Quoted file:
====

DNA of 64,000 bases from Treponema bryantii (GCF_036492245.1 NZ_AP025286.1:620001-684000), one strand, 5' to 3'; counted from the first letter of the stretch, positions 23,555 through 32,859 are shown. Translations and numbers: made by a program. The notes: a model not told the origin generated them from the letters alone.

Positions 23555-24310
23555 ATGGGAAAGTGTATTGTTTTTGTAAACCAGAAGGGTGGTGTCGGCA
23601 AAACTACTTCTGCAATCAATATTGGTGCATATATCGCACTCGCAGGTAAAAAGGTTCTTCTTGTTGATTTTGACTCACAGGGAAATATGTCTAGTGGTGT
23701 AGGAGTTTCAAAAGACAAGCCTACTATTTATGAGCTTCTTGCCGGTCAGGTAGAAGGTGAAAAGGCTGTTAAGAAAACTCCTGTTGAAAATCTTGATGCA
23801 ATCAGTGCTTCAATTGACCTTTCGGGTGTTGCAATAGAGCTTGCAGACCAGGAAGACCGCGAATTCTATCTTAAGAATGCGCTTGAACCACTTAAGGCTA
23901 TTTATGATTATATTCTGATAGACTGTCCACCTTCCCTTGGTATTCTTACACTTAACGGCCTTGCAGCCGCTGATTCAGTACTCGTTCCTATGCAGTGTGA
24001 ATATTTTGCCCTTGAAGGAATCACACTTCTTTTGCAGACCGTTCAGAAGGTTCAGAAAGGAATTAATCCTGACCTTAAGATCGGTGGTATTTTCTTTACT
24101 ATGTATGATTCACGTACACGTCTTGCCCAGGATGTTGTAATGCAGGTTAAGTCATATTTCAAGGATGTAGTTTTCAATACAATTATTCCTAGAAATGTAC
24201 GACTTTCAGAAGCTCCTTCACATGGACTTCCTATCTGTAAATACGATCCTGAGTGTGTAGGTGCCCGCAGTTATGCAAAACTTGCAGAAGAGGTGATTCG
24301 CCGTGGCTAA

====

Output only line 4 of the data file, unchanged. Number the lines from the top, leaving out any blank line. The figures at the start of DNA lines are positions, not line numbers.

23601 AAACTACTTCTGCAATCAATATTGGTGCATATATCGCACTCGCAGGTAAAAAGGTTCTTCTTGTTGATTTTGACTCACAGGGAAATATGTCTAGTGGTGT